What would happen if one day we woke up and realised how we measure impact wasn’t working? In general the tourism industry has assessed and continues to measure tourism sustainability by an individual establishment’s impact. One definition states “To improve sustainability, companies can…include sustainability management systems that enable an organization to identify, measure, monitor, and control its environmental, socio-cultural, and economic impacts.
A sustainability management system is part of the overall management system that includes organizational structure, activities, responsibilities, practices, procedures, processes and resources for developing, implementing, achieving, reviewing, and maintaining a sustainability policy. A sustainability management plan sets standards and procedures, responsibilities, performance criteria, resources, and work practices that protect the environmental, socio-cultural, and economic needs of a community, ecosystem, habitat, or protected natural area.”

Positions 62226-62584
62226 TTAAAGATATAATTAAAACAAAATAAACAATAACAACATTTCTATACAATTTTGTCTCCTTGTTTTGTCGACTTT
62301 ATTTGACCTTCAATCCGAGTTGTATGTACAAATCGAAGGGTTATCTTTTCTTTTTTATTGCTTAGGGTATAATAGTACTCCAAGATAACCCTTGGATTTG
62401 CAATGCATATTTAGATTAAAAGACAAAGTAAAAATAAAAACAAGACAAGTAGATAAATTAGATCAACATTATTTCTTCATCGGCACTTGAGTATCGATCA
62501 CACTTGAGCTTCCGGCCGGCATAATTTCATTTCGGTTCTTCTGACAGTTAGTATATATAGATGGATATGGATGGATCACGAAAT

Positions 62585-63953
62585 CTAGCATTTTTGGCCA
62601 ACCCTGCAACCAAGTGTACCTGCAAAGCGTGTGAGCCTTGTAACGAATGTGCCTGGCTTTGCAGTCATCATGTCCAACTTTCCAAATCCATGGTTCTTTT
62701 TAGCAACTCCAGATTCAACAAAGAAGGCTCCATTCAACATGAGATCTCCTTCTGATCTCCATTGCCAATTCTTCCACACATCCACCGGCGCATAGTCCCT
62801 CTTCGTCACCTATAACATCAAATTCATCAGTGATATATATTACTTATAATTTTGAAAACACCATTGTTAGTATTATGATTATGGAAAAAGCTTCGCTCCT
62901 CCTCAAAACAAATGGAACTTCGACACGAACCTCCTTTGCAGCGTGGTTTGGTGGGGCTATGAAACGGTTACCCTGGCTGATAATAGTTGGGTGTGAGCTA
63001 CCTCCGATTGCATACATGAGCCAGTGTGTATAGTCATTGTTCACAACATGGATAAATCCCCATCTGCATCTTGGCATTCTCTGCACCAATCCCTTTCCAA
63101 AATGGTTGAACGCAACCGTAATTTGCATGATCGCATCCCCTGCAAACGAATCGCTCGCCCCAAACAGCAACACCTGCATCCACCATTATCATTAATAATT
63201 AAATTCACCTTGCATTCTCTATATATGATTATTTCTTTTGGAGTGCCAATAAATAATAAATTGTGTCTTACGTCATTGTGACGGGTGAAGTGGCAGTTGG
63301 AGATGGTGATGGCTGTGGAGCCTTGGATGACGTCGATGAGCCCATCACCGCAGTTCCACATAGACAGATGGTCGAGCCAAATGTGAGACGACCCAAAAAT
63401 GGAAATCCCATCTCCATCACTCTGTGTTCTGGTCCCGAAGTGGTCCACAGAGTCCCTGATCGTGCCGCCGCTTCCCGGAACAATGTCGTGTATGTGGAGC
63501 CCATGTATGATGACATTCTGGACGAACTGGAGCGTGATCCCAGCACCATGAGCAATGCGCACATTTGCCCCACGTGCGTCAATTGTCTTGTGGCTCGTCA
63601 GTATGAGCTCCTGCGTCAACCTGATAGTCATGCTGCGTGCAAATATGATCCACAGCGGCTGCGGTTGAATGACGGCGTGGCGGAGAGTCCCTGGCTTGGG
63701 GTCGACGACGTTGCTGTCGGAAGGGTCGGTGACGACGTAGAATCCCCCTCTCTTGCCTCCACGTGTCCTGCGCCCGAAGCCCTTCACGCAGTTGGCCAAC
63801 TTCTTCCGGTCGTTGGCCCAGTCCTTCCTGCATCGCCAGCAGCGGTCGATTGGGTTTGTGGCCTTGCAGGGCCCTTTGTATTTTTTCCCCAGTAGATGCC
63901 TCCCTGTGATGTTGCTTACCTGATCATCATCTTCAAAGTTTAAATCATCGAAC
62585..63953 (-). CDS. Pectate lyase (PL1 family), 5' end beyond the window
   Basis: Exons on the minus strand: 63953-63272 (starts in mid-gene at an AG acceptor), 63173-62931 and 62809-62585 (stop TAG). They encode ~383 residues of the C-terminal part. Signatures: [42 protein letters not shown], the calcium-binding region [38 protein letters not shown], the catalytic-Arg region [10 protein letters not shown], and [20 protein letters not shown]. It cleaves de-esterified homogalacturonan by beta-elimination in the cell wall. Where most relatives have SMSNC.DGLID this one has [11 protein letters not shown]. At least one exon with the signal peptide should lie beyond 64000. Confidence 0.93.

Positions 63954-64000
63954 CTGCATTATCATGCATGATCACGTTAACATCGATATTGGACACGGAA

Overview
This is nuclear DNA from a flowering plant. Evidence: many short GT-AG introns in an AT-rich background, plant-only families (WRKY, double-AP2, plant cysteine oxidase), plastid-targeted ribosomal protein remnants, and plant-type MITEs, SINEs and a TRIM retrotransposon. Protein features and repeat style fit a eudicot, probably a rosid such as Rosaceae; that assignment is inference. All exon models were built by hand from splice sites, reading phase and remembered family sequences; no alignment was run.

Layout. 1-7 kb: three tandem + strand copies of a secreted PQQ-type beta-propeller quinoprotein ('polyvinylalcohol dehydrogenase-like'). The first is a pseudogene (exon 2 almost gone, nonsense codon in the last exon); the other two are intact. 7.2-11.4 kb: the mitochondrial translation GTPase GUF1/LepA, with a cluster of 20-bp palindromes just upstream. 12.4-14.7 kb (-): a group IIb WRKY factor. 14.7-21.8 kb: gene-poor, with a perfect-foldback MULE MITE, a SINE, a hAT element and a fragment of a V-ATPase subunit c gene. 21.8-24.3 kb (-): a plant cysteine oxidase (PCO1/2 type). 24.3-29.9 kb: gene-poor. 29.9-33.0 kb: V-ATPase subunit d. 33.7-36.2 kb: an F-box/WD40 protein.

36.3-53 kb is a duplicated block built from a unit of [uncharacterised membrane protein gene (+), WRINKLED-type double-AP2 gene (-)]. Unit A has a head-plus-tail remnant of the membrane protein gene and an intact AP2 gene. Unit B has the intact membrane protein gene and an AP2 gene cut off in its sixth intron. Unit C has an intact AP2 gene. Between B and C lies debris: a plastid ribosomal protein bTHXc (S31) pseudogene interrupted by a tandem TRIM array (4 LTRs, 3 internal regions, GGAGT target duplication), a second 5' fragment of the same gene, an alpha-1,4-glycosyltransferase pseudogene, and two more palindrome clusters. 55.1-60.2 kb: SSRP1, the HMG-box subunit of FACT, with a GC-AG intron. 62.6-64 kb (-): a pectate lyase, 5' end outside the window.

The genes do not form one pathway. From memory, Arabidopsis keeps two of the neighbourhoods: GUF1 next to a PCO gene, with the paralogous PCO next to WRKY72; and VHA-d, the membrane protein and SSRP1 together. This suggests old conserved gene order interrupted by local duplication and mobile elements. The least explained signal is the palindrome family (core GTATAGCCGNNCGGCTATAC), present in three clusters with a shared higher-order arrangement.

Using Melaka as an example (by virtue that I’m currently based here), a town with a population of approximately 900,000 people, yet in 2016 had 12.4 million visitors with the majority being domestic tourists. There are just over 22,000 hotel rooms from around 500 hotels not including AirBnB rentals. However only one hotel, with 151 rooms, has any form of sustainable certification.
This scenario is not unusual for Malaysia or Asia or any other emerging market. This is despite there being over 200 different sustainable or eco-tourism certifications available. The jungle of labels and the lack of systematic reviews is a challenge, not only for the customers, but also for the industry itself, in terms of overall credibility, market values and actual environmental effects and impacts.
‘Sustainability’ has focused on each individual establishment’s environmental impact and endeavors to measure that through complex reporting systems either voluntary or via expensive accredited third parties. To try and make it more inclusive it has included ‘community, ecosystem, habitat, or protected natural area’ as part of the sustainability criteria.